SNOW HILL — Competitive salaries for educators and new instructional technology remain at the top of the wish list for parents of Worcester County Public School (WCPS) students this year.
Parents were able to make their requests at the annual Board of Education public budget input meeting this week when the results of parental surveys were also shared.
It came as no surprise that parents indicated funding for teacher salaries and additional technology are priorities, though they did so by an overwhelming percent. Snow Hill Elementary School asked that 70 percent of the money going to their school be used to “provide competitive salaries and benefits.” The rest of WCPS were close behind, with an average budget priority of 50- to 60-percent and no school less than 40 percent.
The comments from Pocomoke Middle School summarized the general feelings on the need for a teacher pay raise.
“Looking at the State of Maryland as a whole,” wrote the school’s parent committee, “Worcester County is falling behind.”
The budget priority on new instructional technology was a close second, averaging about 20- to 40-percent for most schools, with Smart boards being the most popular request by far. Other budget items like new text books and school equipment were asked for, but on a minor basis.
Along with the requests by schools the Board of Education reviewed annual parent surveys to view the bigger picture of attitudes across the county. The return rate for parent surveys did see a dip this year for the second year in a row, dropping from 65 percent in 2012 to 60 percent in 2013. This is still close to double the return rate of 31 percent from 2004, but down significantly from a high point in returns of 73 percent from 2009.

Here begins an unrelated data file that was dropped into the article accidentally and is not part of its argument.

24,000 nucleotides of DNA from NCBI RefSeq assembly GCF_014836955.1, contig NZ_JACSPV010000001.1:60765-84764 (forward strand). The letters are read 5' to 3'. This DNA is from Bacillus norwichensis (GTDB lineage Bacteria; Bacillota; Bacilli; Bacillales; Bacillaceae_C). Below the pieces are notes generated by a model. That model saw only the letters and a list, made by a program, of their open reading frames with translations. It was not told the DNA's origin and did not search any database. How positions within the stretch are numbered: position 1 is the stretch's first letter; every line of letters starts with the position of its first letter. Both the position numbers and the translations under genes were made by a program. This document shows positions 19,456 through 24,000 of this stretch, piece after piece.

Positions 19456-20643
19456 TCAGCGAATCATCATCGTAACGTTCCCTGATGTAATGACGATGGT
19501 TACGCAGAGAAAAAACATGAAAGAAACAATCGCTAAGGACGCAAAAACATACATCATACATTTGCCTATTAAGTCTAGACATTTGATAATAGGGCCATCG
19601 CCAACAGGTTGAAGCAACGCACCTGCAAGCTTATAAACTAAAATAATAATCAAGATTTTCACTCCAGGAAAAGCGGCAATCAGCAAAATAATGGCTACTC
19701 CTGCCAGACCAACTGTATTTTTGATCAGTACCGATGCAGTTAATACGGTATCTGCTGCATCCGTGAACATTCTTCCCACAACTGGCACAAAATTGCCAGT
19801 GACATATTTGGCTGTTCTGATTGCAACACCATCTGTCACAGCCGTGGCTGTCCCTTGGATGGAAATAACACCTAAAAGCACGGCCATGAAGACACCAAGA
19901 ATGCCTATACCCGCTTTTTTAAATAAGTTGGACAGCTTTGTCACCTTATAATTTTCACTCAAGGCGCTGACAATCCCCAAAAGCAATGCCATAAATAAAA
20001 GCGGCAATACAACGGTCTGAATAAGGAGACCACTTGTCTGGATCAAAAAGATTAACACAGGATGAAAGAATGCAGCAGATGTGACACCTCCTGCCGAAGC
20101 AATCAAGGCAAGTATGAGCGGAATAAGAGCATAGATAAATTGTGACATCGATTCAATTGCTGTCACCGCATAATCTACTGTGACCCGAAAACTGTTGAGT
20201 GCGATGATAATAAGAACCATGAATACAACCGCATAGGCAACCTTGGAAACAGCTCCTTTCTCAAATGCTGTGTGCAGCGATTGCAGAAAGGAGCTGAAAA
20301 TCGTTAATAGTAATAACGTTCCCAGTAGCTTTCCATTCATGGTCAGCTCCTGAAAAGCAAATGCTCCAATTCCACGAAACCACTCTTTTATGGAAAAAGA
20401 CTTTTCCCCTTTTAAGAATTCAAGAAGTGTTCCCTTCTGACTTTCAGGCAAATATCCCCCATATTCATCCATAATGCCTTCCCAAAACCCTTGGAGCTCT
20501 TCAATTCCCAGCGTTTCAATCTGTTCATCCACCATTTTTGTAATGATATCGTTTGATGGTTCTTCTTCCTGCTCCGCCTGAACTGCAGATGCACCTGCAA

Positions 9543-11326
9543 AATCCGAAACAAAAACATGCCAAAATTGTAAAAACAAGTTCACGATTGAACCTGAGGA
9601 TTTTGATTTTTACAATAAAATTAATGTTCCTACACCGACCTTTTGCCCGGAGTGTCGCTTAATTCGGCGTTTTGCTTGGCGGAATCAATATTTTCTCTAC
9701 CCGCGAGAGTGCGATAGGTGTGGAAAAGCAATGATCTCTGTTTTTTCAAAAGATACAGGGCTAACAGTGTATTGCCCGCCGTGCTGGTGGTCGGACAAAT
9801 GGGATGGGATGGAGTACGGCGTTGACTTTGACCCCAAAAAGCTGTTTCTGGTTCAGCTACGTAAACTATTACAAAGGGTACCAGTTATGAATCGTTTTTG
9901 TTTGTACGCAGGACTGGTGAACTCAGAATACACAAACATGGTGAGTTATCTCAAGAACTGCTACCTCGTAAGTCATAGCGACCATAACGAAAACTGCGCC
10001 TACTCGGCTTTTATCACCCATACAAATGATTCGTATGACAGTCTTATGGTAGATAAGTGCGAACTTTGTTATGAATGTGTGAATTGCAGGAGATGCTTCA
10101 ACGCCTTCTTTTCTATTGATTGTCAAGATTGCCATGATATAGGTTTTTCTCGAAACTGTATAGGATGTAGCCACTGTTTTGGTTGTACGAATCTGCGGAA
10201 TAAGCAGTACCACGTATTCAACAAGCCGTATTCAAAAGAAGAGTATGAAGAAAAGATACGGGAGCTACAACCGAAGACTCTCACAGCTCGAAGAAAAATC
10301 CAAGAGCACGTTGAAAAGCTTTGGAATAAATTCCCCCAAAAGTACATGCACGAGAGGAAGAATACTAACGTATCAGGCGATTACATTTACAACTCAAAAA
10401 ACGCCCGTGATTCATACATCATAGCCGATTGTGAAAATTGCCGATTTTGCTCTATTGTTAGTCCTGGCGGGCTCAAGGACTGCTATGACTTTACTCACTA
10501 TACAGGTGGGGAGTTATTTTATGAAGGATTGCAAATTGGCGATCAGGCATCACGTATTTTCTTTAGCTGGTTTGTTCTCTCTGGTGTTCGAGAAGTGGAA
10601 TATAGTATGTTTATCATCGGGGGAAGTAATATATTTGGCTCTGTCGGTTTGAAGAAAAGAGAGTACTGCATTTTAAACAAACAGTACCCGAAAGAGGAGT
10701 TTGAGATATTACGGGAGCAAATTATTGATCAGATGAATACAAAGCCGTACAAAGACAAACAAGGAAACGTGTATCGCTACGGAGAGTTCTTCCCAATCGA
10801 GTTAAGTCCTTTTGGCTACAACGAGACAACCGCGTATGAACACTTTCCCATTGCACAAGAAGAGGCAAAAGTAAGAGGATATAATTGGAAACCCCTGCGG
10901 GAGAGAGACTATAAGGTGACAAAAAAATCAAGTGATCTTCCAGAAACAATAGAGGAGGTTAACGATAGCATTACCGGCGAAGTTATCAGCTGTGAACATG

Having a 60-percent return rate is still “phenomenal,” and gives a clear picture of what parents are thinking, according to Barb Witherow, coordinator of public relations and special programs.
“This is the first step in the budget development process,” she said.
Though return rates were lower, positive responses were up and participation from a variety of ethnic groups has evened out.
“And for the first time, you can see that there is not a gap in respondents for white, African-American and Asian populations and that is a first,” said Witherow.
All three groups participated between 56 and 58 percent with a huge 10-point gain seen in participation from African-Americans this year. Only the Hispanic group is lagging behind, with only 45-percent participation.
Another area that Witherow drew attention to was the rate of favorable responses, meaning areas where parents rated the schools satisfactory, good or excellent. Two areas, Cleanliness of Schools and Safe and Orderly Environments, both broke a 60-percent “Excellent” rating. There were five categories overall that had a 99-percent favorability rating.
Though overall return rates fell, the rates for some individual schools improved, with Pocomoke Elementary School seeing a 40-percent jump between 2012 and 2013.
School board members went on the record Tuesday to say that they have heard parents loud and clear and agree with their budget priorities.
“We won’t be able to fund everything but hopefully the two most important items, the salary and the technology, we will be able to get,” said board member Sara Thompson.
The rest of the board made similar statements, with Board President Bob Rothermel telling the audience that he was proud that WCPS “don’t pound our fists on the table” or make demands but instead have a polite partnership between parents, educators and government.